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VA Doctors Are Now Cleared To Talk About Medical Marijuana With Patients
There’s some good news for veterans in states with legal medical marijuana programs who rely on the sticky green herb and its various distillations for treatment: the Department of Veterans Affairs has officially cleared its physicians and care teams to speak openly with veteran patients about their marijuana consumption.
Though VA doctors are still barred from prescribing medical cannabis or officially recommending the drug — even in the 29 states, Guam, Puerto Rico, and the District of Columbia where herb is legal for medical use — VHA Directive 1315 published on Dec. 8 states that care providers are clear to discuss the pros and cons of the substance with patients enrolled in state-approved medical marijuana programs, as it relates to their treatment.
After months of ambiguity surrounding the VA’s approach to the recent wave of marijuana legalization that’s swept the country — a trend that veterans and caregivers overwhelming support — the new directive finally gives the department’s physicians and pharmacists the all-clear to discuss a vet’s medical cannabis use “due to its clinical relevance to patient care, and discuss marijuana use with any veterans requesting information about marijuana."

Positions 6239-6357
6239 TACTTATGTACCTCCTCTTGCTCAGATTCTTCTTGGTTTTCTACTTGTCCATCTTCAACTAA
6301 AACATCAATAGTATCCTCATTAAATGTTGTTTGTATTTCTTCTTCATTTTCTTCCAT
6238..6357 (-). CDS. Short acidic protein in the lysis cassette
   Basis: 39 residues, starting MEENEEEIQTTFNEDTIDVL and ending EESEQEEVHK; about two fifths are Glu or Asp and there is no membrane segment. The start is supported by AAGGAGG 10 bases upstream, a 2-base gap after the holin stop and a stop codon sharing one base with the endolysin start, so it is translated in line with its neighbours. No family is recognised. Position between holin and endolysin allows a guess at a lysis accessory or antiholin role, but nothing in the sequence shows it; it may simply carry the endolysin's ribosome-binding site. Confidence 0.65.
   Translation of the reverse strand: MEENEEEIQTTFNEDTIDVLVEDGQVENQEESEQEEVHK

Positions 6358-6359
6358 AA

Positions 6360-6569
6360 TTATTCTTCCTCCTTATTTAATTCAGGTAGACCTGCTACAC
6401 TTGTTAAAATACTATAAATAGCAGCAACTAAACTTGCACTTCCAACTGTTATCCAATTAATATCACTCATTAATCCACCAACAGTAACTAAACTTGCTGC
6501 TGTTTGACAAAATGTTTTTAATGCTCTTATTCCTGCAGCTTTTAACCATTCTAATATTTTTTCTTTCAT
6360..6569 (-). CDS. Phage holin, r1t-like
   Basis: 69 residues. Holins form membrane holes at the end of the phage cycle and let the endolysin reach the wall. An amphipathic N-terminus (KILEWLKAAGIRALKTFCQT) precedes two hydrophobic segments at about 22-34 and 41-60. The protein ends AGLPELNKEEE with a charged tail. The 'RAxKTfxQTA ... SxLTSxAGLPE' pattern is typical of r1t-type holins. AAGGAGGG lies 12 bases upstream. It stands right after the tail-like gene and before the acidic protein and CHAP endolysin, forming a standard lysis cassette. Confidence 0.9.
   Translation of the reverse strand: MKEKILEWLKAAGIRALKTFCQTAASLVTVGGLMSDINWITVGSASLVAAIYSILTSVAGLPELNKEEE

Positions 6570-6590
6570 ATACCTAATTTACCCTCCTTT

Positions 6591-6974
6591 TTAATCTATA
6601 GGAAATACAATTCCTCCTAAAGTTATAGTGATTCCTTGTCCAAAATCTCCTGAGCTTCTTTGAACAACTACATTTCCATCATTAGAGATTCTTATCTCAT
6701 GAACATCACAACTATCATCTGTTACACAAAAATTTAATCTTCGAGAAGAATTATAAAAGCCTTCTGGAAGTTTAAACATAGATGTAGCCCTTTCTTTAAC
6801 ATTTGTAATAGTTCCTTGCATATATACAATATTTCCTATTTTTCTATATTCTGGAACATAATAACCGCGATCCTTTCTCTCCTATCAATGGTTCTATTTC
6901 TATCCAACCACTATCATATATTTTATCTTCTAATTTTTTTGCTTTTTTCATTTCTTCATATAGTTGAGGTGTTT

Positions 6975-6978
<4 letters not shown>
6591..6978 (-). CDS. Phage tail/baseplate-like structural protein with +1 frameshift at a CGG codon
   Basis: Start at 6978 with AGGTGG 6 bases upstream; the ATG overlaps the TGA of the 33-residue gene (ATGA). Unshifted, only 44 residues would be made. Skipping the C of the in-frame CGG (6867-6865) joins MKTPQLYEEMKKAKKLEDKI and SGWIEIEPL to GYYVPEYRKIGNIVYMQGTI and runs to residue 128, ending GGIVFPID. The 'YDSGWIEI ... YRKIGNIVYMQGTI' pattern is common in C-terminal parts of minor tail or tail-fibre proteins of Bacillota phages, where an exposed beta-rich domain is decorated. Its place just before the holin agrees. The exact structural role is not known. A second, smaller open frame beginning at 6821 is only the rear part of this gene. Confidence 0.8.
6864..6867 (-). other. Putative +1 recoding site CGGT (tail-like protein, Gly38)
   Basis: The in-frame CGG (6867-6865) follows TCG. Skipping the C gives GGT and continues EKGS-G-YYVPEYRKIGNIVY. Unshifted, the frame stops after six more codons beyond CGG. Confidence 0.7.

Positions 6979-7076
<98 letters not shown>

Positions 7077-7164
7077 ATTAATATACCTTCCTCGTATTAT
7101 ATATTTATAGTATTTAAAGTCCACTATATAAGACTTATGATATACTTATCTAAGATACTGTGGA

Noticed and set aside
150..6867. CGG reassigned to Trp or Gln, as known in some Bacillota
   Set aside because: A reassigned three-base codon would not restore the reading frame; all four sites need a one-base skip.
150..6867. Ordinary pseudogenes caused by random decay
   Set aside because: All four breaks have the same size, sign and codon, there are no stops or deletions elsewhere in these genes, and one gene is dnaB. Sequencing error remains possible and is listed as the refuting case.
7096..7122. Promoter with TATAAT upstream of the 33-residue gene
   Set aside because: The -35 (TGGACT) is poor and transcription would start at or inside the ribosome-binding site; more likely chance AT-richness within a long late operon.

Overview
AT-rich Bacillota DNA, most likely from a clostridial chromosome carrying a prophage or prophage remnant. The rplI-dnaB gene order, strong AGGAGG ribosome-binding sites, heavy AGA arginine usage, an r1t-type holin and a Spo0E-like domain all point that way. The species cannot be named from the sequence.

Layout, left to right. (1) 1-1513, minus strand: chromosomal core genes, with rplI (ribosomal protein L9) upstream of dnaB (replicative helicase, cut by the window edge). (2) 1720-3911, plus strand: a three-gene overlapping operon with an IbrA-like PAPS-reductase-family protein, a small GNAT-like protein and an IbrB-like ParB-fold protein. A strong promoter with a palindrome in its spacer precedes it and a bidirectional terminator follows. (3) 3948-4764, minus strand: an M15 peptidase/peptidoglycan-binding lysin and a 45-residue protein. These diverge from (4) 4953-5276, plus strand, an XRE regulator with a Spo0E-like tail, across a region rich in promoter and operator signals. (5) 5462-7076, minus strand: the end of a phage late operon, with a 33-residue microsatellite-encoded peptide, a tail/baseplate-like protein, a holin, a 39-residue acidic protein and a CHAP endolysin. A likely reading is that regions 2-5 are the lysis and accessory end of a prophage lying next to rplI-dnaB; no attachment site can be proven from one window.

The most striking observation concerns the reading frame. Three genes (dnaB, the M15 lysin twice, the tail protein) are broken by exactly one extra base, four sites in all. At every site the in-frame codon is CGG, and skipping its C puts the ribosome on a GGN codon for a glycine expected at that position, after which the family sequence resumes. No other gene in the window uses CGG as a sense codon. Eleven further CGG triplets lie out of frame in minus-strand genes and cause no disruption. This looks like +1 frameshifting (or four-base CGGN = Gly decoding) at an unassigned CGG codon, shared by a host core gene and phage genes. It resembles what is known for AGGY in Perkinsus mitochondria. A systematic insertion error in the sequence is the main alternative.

This is a far cry from the nebulous grey zones both vets and doctors at the VA were previously forced to navigate in order to talk candidly about the effects of medical cannabis with regards to a patient's treatment plan. As Task & Purpose reported in October, the administration's pot policy didn’t explicitly bar doctors from discussing weed with their patients, but it occasionally put individual clinics, patients, and care providers at odds with the department’s publicly stated stance on medical marijuana. It was less of a uniform policy and more of a patchwork of case-by-case decisions made at the clinical level, an unusual loophole that a few enterprising veterans and their docs were able to navigate.
Now, the policy is scrawled out plain as day. Here’s how it works, Barney style: If you're enrolled in a state-approved medical cannabis program, you can (and should) discuss your pot use with your VHA care team. Furthermore, your VA physician is now directed to inquire about your use of the drug so that he or she can make any adjustments necessary to your treatment plan on a case-by-case basis, and with an eye toward your health, obviously. (Spoiler: doctors want to know what their patients are putting in their bodies before prescribing other medications.) On top of that, the VA has stated in no uncertain terms that being enrolled in a state-legal medical pot program will not prohibit you from participating in VHA programs.